A Fair City?


We left Perth and moved to Aberdeenshire in 2004. It seems like a lifetime ago. Back then, Perth was a prosperous market town and the locals tended to look down on it’s city neighbour along the Tay.

How times have changed.

Many of the locals still look down on Dundee, but living as we do now between the two cities, having moved back in the summer, we see things a bit differently. We’re drawn to Dundee rather than Perth most weekends. For retail and leisure, not to mention culture, Dundee wins hands down. The wonderful DCA, Dundee Rep, the McManus Galleries, the University and DJCAD. I could go on.

We lived in Dundee in the late ’80s, indeed Rebecca was born there. In those days Dundee was still a manufacturing-led city, although that was dying. It had yet to re-invent itself and no-one could have foresaw the computer games & drug discovery industries that would replace manufacturing.

It’s like a different city now . The City of Culture bid is creating a buzz about the place, but you feel that even if the bid isn’t successful the regeneration will go on. The city has embraced it’s creative heart and allowed it to flourish. Initiatives like Creative Dundee, Vanilla Ink and the We Dundee project are incredibly exciting and have me babbling about how great it is to be back.

But – yes there’s a but – my gut tells me I shouldn’t be feeling like this. You see, I grew up in Perth. Well, Scone to be honest, but near enough. My mum & dad met at a dance in the city hall. I went to school there (Perth Academy) and met my wife Joanna at a disco at the Wheel Inn in Scone, September 1986. Back in the days when I played golf I was Perth Boys Champion and represented Perth & Kinross. I used to be a youth coach at St Johnstone Football Club. The city is a huge part of my life, of who I am.

And yet it feels like I’m disowning it. Dundee’s better, so we’ll just go there.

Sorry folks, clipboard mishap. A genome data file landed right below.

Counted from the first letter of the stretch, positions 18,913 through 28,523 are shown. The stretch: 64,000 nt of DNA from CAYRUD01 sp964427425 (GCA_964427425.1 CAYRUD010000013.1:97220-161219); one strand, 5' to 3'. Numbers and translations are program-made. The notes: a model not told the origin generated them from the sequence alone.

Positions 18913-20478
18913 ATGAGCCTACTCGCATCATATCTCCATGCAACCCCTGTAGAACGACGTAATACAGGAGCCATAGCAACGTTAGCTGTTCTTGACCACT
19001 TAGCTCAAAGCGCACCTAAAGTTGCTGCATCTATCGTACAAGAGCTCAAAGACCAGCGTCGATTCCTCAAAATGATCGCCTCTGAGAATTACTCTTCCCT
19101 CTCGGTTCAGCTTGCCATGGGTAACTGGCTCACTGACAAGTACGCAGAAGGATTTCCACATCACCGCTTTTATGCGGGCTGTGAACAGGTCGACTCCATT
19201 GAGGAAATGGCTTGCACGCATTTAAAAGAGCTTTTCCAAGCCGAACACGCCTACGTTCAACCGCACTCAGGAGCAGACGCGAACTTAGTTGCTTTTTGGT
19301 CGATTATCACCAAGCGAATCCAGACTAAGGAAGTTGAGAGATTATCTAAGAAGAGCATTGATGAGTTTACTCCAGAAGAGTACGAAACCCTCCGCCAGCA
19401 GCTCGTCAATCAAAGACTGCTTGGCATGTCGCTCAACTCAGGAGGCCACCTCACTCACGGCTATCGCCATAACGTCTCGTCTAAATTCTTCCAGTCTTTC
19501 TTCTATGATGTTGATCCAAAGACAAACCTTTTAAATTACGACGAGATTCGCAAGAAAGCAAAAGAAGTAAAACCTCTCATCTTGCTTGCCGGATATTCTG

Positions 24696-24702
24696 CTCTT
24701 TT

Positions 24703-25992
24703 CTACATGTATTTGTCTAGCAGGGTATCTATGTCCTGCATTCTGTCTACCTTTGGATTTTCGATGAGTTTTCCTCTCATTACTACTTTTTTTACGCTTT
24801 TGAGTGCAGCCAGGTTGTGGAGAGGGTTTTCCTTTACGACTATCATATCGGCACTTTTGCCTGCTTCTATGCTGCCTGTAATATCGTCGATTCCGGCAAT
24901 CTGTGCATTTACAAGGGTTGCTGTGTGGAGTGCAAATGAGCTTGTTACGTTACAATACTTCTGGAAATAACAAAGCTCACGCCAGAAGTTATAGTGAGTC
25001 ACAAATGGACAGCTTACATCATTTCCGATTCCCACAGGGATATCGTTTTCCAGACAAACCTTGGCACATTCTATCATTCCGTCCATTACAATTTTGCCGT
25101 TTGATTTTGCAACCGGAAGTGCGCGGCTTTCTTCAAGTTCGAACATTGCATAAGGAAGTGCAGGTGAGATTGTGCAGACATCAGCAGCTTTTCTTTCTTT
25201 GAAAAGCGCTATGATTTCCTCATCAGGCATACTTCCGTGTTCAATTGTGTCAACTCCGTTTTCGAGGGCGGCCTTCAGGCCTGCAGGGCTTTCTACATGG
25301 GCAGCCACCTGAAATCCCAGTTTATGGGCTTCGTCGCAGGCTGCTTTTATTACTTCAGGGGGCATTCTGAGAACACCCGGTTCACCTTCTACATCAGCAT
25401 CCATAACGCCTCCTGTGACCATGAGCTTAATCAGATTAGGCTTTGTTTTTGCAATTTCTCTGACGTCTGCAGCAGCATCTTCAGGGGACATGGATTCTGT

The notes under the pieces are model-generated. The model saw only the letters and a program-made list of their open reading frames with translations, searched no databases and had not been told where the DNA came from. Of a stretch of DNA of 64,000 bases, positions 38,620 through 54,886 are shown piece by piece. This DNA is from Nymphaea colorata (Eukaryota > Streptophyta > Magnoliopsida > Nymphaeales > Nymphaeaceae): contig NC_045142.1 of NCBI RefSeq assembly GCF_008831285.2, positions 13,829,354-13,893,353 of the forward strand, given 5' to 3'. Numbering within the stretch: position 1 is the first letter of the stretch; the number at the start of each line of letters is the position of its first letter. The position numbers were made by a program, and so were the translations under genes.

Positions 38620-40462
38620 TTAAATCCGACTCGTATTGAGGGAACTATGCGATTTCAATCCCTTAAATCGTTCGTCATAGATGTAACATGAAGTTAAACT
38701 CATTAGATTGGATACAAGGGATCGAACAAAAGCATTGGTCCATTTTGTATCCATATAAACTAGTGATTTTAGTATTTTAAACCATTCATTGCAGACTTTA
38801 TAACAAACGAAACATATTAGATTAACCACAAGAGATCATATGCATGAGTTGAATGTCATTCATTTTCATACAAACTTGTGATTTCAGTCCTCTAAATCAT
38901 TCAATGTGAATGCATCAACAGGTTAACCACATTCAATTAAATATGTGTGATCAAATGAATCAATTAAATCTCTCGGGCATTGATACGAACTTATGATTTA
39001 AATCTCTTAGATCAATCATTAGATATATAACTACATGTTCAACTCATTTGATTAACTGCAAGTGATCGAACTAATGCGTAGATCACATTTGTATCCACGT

But you don’t change things by dong that. I’m a Perth boy and I love the place. Yes, it’s not the City that it once was, but that’s all history. All that matters now is what lies ahead. Indeed, there are parallels with the journey of re-discovery that Dundee was forced down.

If you look at things differently, Perth actually has a lot going for it. It’s a hub for tourism, and a wonderful golfing county – the Ryder Cup is coming here next year. There’s the magnificent Horsecross Concert Hall, the theatre (which is about to undergo a major redevelopment), the Festival of the Arts. There’s a creative heart in this city too, but we don’t shout about it.

Recently I’ve met with Enterprise North East Trust, who operate the Business Gateway in Tayside & Angus, and do you know what? Perthshire accounts for the lions share of startups each year in Tayside. That surprised me. I also spoke with the local council economic development team and they’re doing some great things to encourage business growth and entrepreneurship including next month’s Business & Enterprise Month.

I’ve started following Perth folk and organisations on twitter. There’s a good core there of people who care and who are doing amazing things in the city they love.

It’s just doesn’t seem at all joined up to me. Plus people spend too much time looking back. Yes, it’s not the city it was a decade or two ago, but so what? We can either look back and get depressed, or we can look forward and imagine what the future might be.

Let’s make it a city to be proud of for the next generation. A City of Opportunity to rival the City of Discovery. I’m up for it, who wants to join me?

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